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Employer Ends Up Paying for Employee's Unauthorised Holiday

This week we look at a recent Workplace Relations Commission (WRC) case in which an employee claimed to have been unfairly dismissed after he took what the employer classed as unauthorised annual leave. Our Elizabeth Murphy and Adrian Twomey highlight the key points to note in the case of Maloney v Griffin Autos Limited, ADJ-00044464.


The Complainant, Gary Maloney, was employed as a senior car sales executive with the Respondent, Griffin Autos Limited, from 4 October 2021 to 8 October 2022. The employee claimed that he was unfairly dismissed from his job without any investigation having been conducted and without being warned that his employment was at risk.

 

Mr. Maloney claimed to have requested annual leave approximately three months before taking a holiday, by speaking with the accountant who oversaw such requests. The accountant told him to speak with the Managing Director about the matter. The Managing Director, in turn, told Mr. Maloney that he had a family wedding that same week and had hoped to have a full crew working in the dealership while he was gone. The Complainant explained that his girlfriend had already booked a holiday and that there was a 'no cancellation' policy. Mr. Maloney maintained that the Managing Director then told him that it should be fine and to speak to management again before his requested leave dates. The employee maintained that he subsequently asked to speak with one of the Directors of the company ten days before his holiday, but that the Director was unable to speak with him.

 

The company told the WRC that it operated annual leave on a first come, first served basis and depending on business needs. The two parties disagreed on the exact facts regarding conversations that took place in relation to the annual leave request. The company contended that Mr. Maloney was clearly told that he could not take annual leave on the relevant dates. Mr. Maloney denied that allegation.



In any event, Mr. Maloney went on his holiday. The two parties disagreed as to whether or not he was contacted during his holiday with the company stating that it had made numerous efforts to reach him. While he was on holidays, the employee met the Managing Director’s brother. He sent a picture of them to the Managing Director, asking if he was also on holiday in Portugal. The Managing Director stated that he saw the Complainant in a bar later that day.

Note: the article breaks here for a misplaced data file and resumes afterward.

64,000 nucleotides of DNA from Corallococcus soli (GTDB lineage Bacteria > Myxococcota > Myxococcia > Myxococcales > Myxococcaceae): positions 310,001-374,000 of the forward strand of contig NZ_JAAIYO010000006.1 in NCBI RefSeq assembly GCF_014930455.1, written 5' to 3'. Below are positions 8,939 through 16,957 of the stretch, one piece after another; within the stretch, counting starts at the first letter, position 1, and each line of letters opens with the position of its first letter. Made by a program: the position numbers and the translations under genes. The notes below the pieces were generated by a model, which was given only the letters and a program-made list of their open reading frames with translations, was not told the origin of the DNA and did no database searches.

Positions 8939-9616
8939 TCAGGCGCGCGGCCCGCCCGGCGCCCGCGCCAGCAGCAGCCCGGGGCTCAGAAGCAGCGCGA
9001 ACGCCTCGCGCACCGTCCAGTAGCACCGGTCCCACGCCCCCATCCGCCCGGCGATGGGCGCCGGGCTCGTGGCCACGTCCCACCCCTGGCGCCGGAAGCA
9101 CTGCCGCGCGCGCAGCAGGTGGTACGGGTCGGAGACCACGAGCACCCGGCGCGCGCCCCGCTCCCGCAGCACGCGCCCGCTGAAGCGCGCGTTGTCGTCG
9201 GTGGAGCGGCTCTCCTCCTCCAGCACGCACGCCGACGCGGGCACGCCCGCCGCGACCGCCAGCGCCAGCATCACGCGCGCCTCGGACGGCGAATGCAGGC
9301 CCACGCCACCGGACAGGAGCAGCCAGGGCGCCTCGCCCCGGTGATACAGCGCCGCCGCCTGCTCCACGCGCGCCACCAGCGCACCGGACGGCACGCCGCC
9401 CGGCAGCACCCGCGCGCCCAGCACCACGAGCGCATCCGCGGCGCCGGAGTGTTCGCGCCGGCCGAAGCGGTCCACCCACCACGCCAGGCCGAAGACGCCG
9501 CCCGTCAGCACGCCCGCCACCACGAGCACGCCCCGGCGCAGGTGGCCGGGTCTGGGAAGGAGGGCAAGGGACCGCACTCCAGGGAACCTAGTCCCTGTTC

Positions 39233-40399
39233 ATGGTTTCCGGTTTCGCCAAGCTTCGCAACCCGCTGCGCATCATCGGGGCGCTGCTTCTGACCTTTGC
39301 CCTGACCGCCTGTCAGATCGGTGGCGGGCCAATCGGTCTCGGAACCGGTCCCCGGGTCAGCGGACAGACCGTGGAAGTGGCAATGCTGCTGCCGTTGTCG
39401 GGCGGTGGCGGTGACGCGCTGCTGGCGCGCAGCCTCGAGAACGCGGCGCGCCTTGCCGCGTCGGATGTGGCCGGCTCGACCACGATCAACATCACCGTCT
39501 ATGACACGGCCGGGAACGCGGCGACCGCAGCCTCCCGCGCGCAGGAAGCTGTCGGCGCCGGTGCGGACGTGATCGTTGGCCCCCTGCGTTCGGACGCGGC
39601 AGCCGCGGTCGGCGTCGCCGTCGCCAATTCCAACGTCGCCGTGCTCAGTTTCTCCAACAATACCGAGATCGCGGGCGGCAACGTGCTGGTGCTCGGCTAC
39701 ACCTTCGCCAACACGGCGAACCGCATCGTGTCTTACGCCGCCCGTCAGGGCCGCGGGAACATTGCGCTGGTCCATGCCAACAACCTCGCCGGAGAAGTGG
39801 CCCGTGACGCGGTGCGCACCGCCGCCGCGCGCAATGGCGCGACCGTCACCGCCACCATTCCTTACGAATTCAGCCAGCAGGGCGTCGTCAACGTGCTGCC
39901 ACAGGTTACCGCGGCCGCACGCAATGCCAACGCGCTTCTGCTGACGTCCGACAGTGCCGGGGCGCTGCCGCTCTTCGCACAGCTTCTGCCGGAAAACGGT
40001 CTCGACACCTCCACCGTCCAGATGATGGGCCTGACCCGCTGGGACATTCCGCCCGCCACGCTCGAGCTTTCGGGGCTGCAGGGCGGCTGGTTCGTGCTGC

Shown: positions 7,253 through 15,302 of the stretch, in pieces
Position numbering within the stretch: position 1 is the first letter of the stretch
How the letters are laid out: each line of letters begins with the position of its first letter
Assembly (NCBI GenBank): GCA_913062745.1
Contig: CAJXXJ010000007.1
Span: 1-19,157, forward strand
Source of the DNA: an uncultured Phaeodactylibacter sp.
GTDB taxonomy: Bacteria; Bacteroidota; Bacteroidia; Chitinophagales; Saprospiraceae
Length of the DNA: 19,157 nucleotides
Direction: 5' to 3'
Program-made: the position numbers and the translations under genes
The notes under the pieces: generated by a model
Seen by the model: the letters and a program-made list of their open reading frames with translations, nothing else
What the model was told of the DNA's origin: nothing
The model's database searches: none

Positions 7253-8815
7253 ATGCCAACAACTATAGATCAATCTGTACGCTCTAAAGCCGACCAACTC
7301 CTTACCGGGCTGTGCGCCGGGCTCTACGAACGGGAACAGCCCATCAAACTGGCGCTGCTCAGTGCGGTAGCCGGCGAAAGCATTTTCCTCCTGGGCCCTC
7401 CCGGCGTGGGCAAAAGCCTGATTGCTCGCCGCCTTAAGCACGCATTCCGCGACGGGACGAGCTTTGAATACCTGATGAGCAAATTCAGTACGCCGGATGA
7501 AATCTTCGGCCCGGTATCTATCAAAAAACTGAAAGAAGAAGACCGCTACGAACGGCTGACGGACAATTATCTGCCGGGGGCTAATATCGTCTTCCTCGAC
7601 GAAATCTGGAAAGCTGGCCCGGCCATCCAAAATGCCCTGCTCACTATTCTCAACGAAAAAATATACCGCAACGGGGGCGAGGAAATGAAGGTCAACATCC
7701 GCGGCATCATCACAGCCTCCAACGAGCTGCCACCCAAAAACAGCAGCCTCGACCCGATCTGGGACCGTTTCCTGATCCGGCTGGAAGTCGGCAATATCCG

According to Mr. Maloney, when he returned from holiday, he found that a colleague had taken his desk. His line manager asked where he had been the previous week. The Complainant told him that he had been on annual leave. The line manager stated that no-one knew where Mr. Maloney had been for the week, and then sent him home, telling him to wait for a call from one of the directors. Mr. Maloney never received a call but later received an email detailing his holiday pay.


In an entirely different version of events, the company submitted that, upon the employee’s return to work, he had a conversation with his line manager during which he handed back his work laptop and said, “ah, we’ll leave it, I’m done anyway”.

 

The employee said that he checked with Revenue and found out that his employment had ceased on 8 October 2022. The company denied dismissing the Complainant, stating that it had a good working relationship with him but that he had resigned after he returned from Portugal.


The Adjudication Officer concluded:


"I accept the Complainant's evidence that he was told to leave the premises and that the employer would be in contact. No evidence has been provided of any investigation into the incident or disciplinary procedure applied by the Respondent following the Complainant's return from annual leave. The Respondent has failed to discharge the statutory burden. I find the dismissal of the Complainant is unfair on both procedural and substantive grounds."


The employee was awarded €12,500 in circumstances where he had found alternative employment quite quickly afterwards and was regarded as having contributed to his own dismissal.


Mr. Maloney's story is not an uncommon one. We have been involved in a number of almost identical cases in the past. So what can employers learn from the case? We would suggest that:


1. It is important that employers have a clear process to be followed when employees are applying for leave and that leave is either being granted or refused. If there was, for example, an email trail regarding the leave application, there would have been less room for argument in this case.


2. Where employees resign, it is important to have a written record of that fact. Ideally, the employee will furnish their employer with a letter of resignation and identify why they have decided to move on. However, even where the employee fails or refuses to confirm their resignation in writing, the employer should write to them, noting the fact of resignation, how it was communicated, when and to whom. That will help if the employee later denies having resigned and brings a claim.


3. If an employer is dismissing an employee for misconduct, they must first hold a disciplinary hearing and follow the rules of natural justice. They may also, in certain circumstances, be required to conduct an investigation before proceeding to a disciplinary hearing.


Employers who require advice in relation to dismissals or any aspect of employment law can contact our Adrian Twomey.

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